It was a monster. Almost 6 feet long (180cm) and covered in flame, not a lot of folks were willing to have him swing it at him. I usually ended up doing the sword fight with him using the original prototype myself.
At least it had a round pommel and not the pointy ends.

Sadly the swords really weren’t up for being used as fire swords. The heat of the fire caused them to warp.
Tom’s big one had a particularly bad bend one show where my wife had to run onto the field and take it away from him with the fire proof blanket. (It worked for the show as I was supposed to be fighting him for revenge for him beating my wife. So the audience loved her stealing his fire sword…)

There had been another sword group located in Kansas that we worked with from time to time until they broke up.
One of their members made swords. When he did some of the shows with us, he looked at the fire shows and said “I could do that better”.

So, in 2007 he made us two new fire swords. They were of the same basic concept of the previous swords, but more proportional to the swords we used in our regular shows.

The very first show we used them in, the one I was using broke off at the hilt on the second hit.
This led to the “I’m not Aragorn” incident at the post office:
http://www.fbhjr.livejournal.com/5958.html
He didn’t ask for the blade back, just the handle. So, I’m not sure if I should count that as a fire sword repaired or an additional fire sword. That’s why I say we’ve had 6 ½ of them in the troupe.

Either way, the broken one was replaced and it has held up very well for the last 9 years.

The hilt did break off last year, but Cosmicirony was able to fix it for us.

Looking back at it all, it is strange to me to see the person who made those original swords, that were dangerous to the user and bent when being used for what they were made to do, and see him win a sword making competition. Especially as the final test was they fired a bullet at the edge of the sword he made to see if the blade would split it in two without breaking.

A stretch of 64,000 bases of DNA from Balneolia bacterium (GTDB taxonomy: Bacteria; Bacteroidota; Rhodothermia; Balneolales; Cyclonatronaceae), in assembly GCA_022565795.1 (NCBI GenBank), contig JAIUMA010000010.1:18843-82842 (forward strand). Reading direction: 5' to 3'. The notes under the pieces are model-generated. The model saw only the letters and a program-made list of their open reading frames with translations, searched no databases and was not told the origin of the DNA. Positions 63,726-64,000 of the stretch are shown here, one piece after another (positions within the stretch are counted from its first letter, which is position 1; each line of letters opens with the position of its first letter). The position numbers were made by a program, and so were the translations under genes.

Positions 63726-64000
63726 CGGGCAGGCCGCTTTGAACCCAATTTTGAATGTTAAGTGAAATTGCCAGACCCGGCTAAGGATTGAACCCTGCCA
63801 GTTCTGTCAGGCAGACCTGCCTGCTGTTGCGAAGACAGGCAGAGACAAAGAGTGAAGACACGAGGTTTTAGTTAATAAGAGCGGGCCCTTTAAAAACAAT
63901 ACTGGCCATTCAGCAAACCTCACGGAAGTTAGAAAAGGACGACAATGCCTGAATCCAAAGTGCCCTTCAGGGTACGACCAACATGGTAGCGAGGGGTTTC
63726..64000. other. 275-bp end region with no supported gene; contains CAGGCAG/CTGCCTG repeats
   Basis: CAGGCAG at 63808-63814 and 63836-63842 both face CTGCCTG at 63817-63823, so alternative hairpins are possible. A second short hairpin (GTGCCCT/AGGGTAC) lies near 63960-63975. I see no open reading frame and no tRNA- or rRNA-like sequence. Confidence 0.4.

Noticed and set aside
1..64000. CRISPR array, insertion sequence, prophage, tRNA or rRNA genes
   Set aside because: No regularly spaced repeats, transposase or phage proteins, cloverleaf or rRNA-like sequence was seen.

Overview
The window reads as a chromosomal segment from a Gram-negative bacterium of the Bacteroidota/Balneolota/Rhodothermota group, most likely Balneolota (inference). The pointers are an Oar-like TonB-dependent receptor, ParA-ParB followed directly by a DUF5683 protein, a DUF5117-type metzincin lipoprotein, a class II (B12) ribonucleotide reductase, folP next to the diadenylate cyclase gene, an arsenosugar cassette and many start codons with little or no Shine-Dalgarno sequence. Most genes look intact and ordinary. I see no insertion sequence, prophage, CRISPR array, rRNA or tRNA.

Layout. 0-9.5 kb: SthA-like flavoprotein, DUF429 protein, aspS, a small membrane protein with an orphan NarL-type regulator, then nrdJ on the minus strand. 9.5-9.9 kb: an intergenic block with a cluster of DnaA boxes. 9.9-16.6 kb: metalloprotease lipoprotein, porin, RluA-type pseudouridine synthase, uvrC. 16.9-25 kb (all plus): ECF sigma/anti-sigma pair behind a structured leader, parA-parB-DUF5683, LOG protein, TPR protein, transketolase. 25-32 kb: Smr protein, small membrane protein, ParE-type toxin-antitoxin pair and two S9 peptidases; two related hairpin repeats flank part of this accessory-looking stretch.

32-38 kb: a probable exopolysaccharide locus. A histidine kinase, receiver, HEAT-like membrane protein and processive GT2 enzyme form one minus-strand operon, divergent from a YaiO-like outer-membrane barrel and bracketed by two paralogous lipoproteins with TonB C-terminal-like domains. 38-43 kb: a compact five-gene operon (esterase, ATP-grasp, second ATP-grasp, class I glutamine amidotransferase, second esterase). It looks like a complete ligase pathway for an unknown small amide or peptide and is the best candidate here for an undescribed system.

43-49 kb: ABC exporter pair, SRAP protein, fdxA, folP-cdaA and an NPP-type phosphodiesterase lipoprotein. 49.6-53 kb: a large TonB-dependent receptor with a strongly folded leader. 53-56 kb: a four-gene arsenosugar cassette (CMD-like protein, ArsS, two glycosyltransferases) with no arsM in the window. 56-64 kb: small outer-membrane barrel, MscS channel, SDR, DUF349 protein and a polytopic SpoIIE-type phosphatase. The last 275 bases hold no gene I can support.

It did!
I was surprised. His old swords would never have lived through that.
But, it has been more than a dozen years too.

I guess practice makes perfect.
12 years of practice seems to have helped!

 

Image

This weekend we did one of our favorite local festivals. It is close to home, it features us, it is sponsored by and highlights the University of Massachusetts Renaissance Center.  It’s an annual tradition that we attend the sword symposium the last week of April and perform at the May festival the week after. The first in business casual and the second in costume. It is a in a gorgeous location with a backdrop of the Berkshire mountains and since we like everyone at the center very much, it’s a fun time.

Normally I would do a single-subject blog but circumstance has pointed out to me that I have to address some immediate items that came up this weekend.

First, someone referenced in past blogs came up and commented
“I’ve been reading your blog and would like to submit some corrections”
“You read the blog! Is it about my typos? (note my priority)